As soon as he had the crown in hand, Marchioness Valentine Archambeault, the so-called Queen of Vall l’Obac, must burn.



    The fulgin didn’t know why it travelled north, only that it must. This drive wasn’t a compulsion exactly. More like a purpose. In the same way that water wasn’t compelled to be wet, it just existed to be wet.

    So the fulgin existed to go north.

    Seeking a girl.

    A young woman.

    It has taken an image from the Dark Angel Queen’s mind. In fact, it had been molded around that image, so that its every thought involved her. The girl.

    The Dark Angel Princess.

    She was darker of skin than the pale people of the north. Her hair was raven black. Her locks twisted into cascading curls. Her lips were full. Her features were fine boned.

    The Queen Mother remembered.


    Longed to shelter and get to know the daughter better.

    The fulgin felt this. It had been formed in the queen’s mind, after all. But it couldn’t understand any of it.

    The fulgin couldn’t love.

    But it did know that the girl’s skin was as smooth and soft as a toadstool cap. That would help in identifying her.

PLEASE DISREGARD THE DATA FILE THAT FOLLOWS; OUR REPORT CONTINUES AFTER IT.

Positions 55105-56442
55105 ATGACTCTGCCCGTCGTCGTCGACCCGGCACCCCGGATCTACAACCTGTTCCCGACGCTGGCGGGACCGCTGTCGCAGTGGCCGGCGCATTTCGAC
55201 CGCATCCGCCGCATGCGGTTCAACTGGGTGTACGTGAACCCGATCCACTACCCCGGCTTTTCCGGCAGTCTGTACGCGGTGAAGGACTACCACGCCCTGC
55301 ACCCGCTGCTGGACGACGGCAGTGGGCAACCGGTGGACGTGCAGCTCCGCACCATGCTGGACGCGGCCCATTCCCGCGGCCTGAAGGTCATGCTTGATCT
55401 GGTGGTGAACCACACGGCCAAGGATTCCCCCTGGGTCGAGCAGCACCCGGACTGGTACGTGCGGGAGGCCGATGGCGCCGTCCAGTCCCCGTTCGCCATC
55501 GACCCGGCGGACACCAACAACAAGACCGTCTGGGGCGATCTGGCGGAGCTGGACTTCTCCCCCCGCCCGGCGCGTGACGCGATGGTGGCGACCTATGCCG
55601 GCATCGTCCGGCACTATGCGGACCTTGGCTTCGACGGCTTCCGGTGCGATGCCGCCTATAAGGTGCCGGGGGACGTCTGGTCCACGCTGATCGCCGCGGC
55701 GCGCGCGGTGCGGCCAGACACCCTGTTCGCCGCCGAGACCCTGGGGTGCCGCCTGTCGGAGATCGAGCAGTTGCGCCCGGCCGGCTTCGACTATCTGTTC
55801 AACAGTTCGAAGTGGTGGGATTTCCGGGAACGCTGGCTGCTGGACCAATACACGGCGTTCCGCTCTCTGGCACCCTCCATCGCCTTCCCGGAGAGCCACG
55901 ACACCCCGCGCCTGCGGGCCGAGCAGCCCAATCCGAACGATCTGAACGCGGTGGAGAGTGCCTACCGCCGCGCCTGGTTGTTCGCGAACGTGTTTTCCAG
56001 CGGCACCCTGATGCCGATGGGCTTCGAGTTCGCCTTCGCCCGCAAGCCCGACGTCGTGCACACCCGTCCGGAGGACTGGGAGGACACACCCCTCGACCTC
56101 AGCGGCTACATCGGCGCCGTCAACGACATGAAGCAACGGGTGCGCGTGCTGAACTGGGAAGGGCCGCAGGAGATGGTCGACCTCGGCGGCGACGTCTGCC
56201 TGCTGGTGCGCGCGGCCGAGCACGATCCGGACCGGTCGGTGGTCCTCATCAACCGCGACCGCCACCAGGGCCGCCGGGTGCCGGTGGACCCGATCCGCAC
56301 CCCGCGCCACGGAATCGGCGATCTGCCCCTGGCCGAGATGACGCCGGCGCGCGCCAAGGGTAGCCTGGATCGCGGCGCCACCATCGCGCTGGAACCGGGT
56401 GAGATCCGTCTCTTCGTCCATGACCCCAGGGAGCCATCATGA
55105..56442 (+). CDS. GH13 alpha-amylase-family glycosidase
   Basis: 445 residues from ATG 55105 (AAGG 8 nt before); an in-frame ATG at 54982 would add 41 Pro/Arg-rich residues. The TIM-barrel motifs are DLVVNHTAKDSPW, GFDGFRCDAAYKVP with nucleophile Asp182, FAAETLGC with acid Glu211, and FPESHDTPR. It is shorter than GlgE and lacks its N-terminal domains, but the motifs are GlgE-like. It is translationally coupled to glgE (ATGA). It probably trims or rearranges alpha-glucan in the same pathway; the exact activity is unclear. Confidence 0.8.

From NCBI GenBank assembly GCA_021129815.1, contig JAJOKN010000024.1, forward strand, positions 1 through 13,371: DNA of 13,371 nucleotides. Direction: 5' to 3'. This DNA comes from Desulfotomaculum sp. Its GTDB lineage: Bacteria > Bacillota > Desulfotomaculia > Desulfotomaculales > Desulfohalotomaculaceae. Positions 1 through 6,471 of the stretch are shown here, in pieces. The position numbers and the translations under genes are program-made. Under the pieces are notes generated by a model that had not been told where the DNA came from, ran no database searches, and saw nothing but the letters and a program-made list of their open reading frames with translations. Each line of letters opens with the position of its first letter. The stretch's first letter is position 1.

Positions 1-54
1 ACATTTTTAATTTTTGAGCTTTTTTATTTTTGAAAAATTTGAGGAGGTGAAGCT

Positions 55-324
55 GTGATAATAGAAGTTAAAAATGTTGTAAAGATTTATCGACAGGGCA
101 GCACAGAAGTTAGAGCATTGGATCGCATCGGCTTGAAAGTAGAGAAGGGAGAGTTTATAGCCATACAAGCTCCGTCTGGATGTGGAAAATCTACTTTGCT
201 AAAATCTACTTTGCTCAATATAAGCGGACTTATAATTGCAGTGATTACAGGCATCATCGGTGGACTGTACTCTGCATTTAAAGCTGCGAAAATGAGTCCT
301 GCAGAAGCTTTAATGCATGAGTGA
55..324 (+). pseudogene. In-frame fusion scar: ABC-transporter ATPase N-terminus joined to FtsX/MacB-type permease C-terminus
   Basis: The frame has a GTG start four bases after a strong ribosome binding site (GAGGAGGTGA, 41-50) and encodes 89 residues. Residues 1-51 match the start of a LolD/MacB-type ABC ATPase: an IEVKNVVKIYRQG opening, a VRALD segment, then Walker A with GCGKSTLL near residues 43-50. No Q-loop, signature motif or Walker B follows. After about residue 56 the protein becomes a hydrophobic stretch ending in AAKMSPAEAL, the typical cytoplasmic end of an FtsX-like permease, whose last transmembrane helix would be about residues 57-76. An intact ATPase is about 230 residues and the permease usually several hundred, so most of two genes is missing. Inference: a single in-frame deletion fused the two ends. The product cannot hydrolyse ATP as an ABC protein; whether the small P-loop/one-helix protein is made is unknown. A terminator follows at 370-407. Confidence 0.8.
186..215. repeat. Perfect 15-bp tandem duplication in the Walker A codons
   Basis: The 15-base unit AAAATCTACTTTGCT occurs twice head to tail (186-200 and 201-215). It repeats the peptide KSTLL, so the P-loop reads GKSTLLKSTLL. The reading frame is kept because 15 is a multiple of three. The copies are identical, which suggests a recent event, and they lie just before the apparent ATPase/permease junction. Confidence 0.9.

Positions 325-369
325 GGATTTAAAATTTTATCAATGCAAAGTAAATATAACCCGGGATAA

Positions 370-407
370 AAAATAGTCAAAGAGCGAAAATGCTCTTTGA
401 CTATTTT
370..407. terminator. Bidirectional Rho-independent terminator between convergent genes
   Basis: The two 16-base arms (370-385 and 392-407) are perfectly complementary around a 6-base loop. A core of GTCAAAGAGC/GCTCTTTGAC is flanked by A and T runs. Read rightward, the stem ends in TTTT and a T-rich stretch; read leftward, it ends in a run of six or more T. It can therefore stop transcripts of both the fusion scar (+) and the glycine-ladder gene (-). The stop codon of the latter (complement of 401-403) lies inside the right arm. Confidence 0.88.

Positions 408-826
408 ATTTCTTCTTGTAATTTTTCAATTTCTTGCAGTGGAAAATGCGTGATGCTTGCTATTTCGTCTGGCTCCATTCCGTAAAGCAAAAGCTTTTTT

The creature was naked except for a bag strung around its back. In the bag was the crown. The creature did not know beauty except for the crown. The beautiful crown. The amber crown. The Crown of the Eight Towers. Eight amber towers carved in one strong amber band. The Couronne de Huit Tours.

    The crown was beauty.

    It was every purpose the fulgin had.

    The creature must protect it. Deliver it to the princess. For the most beautiful thing in the world would be the crown in the girl’s hands.

    The crown on the girl’s head.

    Then the creature could cease. Dissolve. It couldn’t die because it wasn’t really alive. But it would have finished its task. In complete happiness. Its purpose fulfilled.

    There was a long way to go still.

    The fulgin could feel the princess to the north, but she was not near. It must struggle on.

    Travel by night.

    Hide in shadows during the day.

    No matter what, avoid pursuers.

    For there were pursuers. Many of them.

    Romans. The red-collared priest who burned people for fun. The priest that wanted to eat the crown.

    Wanted to eat it almost as badly as the fulgin want to take the crown to the girl.

    The fulgin could sense the priest’s greedy desire for the crown.

    To be captured would be agony. All would be lost. And it could never die, but would live forever in the shadows, seeking a crown and a girl that were dead and gone.

    It must not be captured. It must cross fields, forests, slink through villages. It must find the girl.

    It must give her the crown.

    Her mother, the Dark Angel Queen, had made the fulgin . . . made it not wise, but clever.

    Good at hiding.

    And very good at sneaking.